How much should you eat? – The Diet Set up Part 1
If you have 30 seconds, read the summary
If you have 10 minutes, read the entire post.
- Use the Mifflin St Jeor formula to calculate your basal metabolic rate
- Multiply your basal metabolic rate by an activity factor to arrive at your maintenance calories
- Adjust your maintenance calories up/down depending on whether you want to gain weight or lose weight
Before we start
This is going to be a bit of a lengthy post with lots of numbers but remember to stay with me! For those of you who don’t like numbers there will be a spreadsheet at the end of this series to walk you through everything and do the calculations for you. However, I would still encourage you to read this so you have an understanding of the reasoning behind the calculations.
This series of posts will outline the basic diet set up – help you calculate an estimate of calories to eat and how to split it between the different types of macronutrients. I strongly advise that these should be used as a guiding framework rather than rigid black and white numbers. Obsessing over your diet can often lead to an unhealthy relationship with food and body image issues in the long run.
Note that this information should only be applied if you are over 18 years old. The reason being is that most of these calculations will be inaccurate for teenagers as their metabolism tends to be much higher in a growth phase. There are alternative ways to do these calculations for teenagers but I won’t list them here as I believe you should simply enjoy the process of exercise and diet when you are that age.
Energy Balance revisited
So let’s first look at energy balance. In the previous post, we discussed the concept of calories in vs calories out. The next question from here would be how many calories to be taking in? There’s a few ways to calculate this, please keep in mind that these are just initial starting points which then have to be adjusted for each individual as the diet progresses.
To find out how much you need to eat we first need to look at how much energy we use. This varies from person to person, hence the need for calculations as a rough baseline.
Some basic terms/definitions:
BMR = Basal Metabolic rate – this is literally your ‘base’ amount of calories you burn if you did nothing and were in a coma all day long.
NEAT = Non-Exercise Associated Thermogenesis – this is the amount of calories burned that is NOT related to exercises ie. Walking around, fidgeting, moving your hands etc.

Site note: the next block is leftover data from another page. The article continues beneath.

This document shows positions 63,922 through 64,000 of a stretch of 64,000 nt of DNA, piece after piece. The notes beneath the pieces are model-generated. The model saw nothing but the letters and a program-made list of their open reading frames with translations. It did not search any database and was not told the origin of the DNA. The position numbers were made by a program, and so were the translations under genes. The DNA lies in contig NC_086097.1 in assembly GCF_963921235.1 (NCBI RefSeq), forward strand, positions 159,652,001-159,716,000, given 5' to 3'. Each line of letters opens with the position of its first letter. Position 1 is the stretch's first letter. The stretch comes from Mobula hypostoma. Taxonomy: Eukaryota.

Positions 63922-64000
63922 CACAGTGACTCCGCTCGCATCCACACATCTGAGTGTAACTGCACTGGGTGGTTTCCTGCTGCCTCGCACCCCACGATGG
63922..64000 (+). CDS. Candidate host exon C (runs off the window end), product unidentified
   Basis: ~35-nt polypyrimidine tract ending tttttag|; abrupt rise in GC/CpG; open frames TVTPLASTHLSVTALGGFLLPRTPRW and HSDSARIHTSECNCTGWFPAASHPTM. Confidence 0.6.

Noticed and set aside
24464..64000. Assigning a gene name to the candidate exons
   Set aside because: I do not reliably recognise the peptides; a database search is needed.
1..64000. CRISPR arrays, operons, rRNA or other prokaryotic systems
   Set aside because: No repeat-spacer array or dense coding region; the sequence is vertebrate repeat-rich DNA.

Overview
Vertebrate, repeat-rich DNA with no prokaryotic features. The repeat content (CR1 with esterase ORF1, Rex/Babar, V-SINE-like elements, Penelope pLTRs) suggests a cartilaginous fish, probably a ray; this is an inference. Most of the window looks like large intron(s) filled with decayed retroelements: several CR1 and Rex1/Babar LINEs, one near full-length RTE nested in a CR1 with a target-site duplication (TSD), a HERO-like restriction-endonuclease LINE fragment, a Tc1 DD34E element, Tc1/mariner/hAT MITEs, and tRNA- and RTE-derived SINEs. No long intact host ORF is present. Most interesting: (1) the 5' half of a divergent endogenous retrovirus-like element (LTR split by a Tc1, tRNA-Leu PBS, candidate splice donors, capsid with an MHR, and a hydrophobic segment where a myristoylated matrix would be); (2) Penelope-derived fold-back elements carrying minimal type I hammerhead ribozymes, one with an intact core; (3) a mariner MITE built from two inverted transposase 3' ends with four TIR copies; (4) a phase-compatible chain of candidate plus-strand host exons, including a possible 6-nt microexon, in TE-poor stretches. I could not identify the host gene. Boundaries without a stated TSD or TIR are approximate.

EAT = Exercises associated Thermogenesis – this is the calories burned when you are doing intentional or planned exercise
TEF = Thermic effect of Feeding – this is the calories used in order to process food that you eat. This tends to vary across different macronutrients, for example digesting protein requires slightly more energy than digesting carbohydrates and fats (more on this in a later post).
TEE = Total Energy Expenditure – This is your total energy requirement and is the sum of all the above. Makes sense right?
Total Calories Burned = Calories you burn as if you were in a coma + non-exercise related calories burned + exercise related calories burned + digestive related calories burned
Now as far as calculations is concerned, there are many many ways to do this. Because there is a lot of variation between individual EAT/NEAT/TEF, these 3 factors are bunched together into what we will call an “activity factor”. The most common way is to estimate BMR and then multiply it by an activity factor to arrive at our total energy expenditure. The graph below may help to visualise what happens in real life and how we are estimating it:
There are also many formulas to calculate BMR, the formula that you choose does not matter too much as they all have their pros/cons and will give similar results. At the end of the day what we are looking for is a starting point from which we can make subsequent adjustments.
You can read more about alternative BMR calculations here. I personally like using the Mifflin-St Jeor method, although it tends to overestimate requirements in the overweight I find that not many people know their body fat percentage to be able to use Katch-McArdle Formula.
BMR: Mifflin-St Jeor Formula
MEN: BMR = [10 x weight (kg)] + [6.25 x height (cm)] – [5 x age (years)] + 5
WOMEN: BMR = [10 x weight (kg)] + [6.25 x height (cm)] – [5 x age (years)] -161
Multiply it by the following activity factors:
1.2 = Sedentary (Desk job, and Little Formal Exercise)
1.3 – 1.6 = Sedentary plus 3-6 days of weight lifting
1.5 – 1.8 = Lightly active plus 3-6 days of weight lifting
1.7 – 2.0 = Active plus 3-6 days of weight lifting
1.9-2.2 = Very active plus 3-6 days of weight lifting